Presumably, Bears players remain undivided in their support of linebacker Lance Briggs returning to start Sunday night against the Eagles.
There will be no whispers, controversy or anonymous sources this week. Everybody in Chicago agrees the Bears defense is better with a rusty Briggs back in the lineup -- mostly because it can't get much worse.
But in case anybody wondered, on behalf of the offense, wide receiver Brandon Marshall offered a strong endorsement Wednesday for the defensive captain who hasn't played since Week 7 because of an injured shoulder.
"There might be a little rust, but we all know what Lance is capable of doing," Marshall said of Briggs, who practiced with the starting defense Wednesday. "He's a monster out there. I wouldn't test Lance too much. His history says enough."
True, but Briggs' past matters much less than the Bears' present. The Eagles offense under first-year coach Chip Kelly, admired more than mocked these days, spreads out defenses before running over them. If the Eagles' innovation doesn't beat you, their execution will. They lead the league in rushing with 152.9 yards per game. Not since Allen Iverson have Philadelphia sports fans celebrated something this hard to stop.
No wonder Pro Bowl-bound Eagles running back LeSean McCoy sounded like someone who had trained for months just for Sunday's chance against the NFL's worst rushing defense by nearly 20 yards per game. Optimists have pointed out how the Bears defense improved when it gave up just 94 rushing yards to the Browns. Indeed, that sounds encouraging until a closer look reveals the Browns came in averaging only 84.3.
"Seeing teams gash them, automatically that light bulb lights up in your head," McCoy said of the Bears. "It's one thing to be in shape. It's another thing to be in shape for this offense."
McCoy was referring to his own conditioning but could have meant Briggs' after missing seven games. One Bears teammate mentioned how hungry Briggs is. One look at the linebacker made that the last thought to come to mind. In more ways than one, Briggs will carry a heavy burden back into the defensive huddle, and it understandably will take time before he gets his football legs back.
The Bears simply hope they don't give up four touchdowns before he does.
"Certainly he hasn't played football in a long time (Oct. 20), but Lance is a unique athlete," coach Marc Trestman said.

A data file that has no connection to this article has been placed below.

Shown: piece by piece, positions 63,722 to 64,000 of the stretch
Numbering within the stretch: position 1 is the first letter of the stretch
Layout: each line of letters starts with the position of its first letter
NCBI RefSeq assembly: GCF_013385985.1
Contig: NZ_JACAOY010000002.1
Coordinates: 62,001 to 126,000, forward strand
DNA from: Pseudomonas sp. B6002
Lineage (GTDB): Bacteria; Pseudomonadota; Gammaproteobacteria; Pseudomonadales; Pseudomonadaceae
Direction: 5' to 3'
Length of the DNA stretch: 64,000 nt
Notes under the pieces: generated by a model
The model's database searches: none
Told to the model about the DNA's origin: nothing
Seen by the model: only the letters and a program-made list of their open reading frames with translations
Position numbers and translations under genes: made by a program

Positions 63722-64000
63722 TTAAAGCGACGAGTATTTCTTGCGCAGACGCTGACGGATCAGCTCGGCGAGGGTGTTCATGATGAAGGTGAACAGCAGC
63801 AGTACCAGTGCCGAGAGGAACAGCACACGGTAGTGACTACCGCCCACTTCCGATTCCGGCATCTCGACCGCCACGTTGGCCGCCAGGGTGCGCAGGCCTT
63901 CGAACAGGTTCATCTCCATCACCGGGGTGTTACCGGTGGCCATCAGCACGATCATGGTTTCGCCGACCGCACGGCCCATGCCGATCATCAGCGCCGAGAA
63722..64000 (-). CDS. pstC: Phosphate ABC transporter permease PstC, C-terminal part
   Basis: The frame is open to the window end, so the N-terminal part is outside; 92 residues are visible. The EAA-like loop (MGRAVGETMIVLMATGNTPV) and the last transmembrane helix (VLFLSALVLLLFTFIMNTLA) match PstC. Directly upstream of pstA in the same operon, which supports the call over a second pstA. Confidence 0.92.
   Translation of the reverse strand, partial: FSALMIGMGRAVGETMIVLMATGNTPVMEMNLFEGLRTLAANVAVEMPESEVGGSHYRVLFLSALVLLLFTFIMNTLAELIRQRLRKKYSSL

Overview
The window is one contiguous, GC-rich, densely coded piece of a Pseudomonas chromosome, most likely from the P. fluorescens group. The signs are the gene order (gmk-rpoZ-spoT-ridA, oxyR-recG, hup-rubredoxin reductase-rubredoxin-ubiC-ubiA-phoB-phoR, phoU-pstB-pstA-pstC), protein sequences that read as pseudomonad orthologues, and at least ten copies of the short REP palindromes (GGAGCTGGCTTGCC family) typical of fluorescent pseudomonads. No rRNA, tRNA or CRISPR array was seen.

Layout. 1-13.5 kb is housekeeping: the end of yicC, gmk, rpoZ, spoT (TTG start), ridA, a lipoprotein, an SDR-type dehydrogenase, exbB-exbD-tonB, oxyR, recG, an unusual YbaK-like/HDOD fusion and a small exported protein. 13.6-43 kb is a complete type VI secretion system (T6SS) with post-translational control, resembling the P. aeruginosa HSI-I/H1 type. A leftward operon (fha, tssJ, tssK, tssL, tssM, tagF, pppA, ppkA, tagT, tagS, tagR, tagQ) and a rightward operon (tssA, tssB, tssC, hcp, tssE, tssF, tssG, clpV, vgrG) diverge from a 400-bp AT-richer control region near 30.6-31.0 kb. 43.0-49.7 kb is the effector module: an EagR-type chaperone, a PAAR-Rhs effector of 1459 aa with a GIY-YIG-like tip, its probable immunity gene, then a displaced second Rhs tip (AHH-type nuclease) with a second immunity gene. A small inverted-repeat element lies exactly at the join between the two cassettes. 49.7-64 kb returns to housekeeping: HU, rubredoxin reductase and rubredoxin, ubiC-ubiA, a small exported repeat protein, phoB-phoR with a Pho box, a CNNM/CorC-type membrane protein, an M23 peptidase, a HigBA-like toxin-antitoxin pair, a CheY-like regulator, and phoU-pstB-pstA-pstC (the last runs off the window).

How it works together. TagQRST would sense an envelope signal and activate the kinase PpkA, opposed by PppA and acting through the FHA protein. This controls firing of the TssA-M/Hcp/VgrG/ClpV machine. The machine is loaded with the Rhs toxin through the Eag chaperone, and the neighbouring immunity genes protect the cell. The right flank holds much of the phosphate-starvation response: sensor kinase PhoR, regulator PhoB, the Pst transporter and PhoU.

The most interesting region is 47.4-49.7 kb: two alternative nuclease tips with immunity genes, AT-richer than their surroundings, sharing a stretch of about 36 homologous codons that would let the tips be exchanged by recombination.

Still, it's not fair or realistic to think Briggs can come back after a 63-day layoff and save a defense beyond saving. Will Briggs make safeties Chris Conte and Major Wright, both badly in need of a football geometry lesson, take better angles? Will Briggs help defensive end Shea McClellin be stouter against the run? Will one guy who hasn't played since October suddenly make the other 10 look capable of playing into February? Leadership and confidence only go so far.
Briggs once sat out an entire preseason with an injury and played the season opener in midseason form. But he was younger then, and the opponent wasn't revolutionizing NFL offenses with its basketball-like pace. An NFL linebacker recovering from a bum shoulder is like an opera singer overcoming laryngitis. Until his most important part of the body fully recovers, the audience should temper expectations.
"I've seen Lance in practice, and he's into it mentally," linebacker James Anderson said. "It's just a matter of getting his wind back."
Everybody expecting instant greatness from Briggs, take a deep breath. The Bears will need their defense more than ever against the Eagles, but style-wise, playing against a relentless, wide-open offense is a tough matchup for any 33-year-old linebacker -- especially one readjusting to the speed of the game.
The Bears might have missed Briggs more than Jay Cutler, thanks to Josh McCown, but Cutler's return packed more pressure and carried more significance. Even with a healthy Briggs, the Bears were a bad defense. Without him, they simply became historically bad.
"It's about getting my strength," Briggs said on Comcast SportsNet. "I haven't lifted weights. I wasn't able to run for four weeks."
If the Lions lose and the Packers win Sunday before the Bears kick off, Briggs can gain another week he could use. Under that scenario, the Eagles outcome wouldn't affect the Bears' chances of winning the NFC North, and Trestman either could use Briggs sparingly like in an exhibition game to bring him back slowly -- the ideal situation -- or avoid all risk by making him inactive. What would Trestman do faced with that choice?
"I don't know," he said.
Funny, Trestman could have said the same thing answering how effective he thinks Briggs can be.
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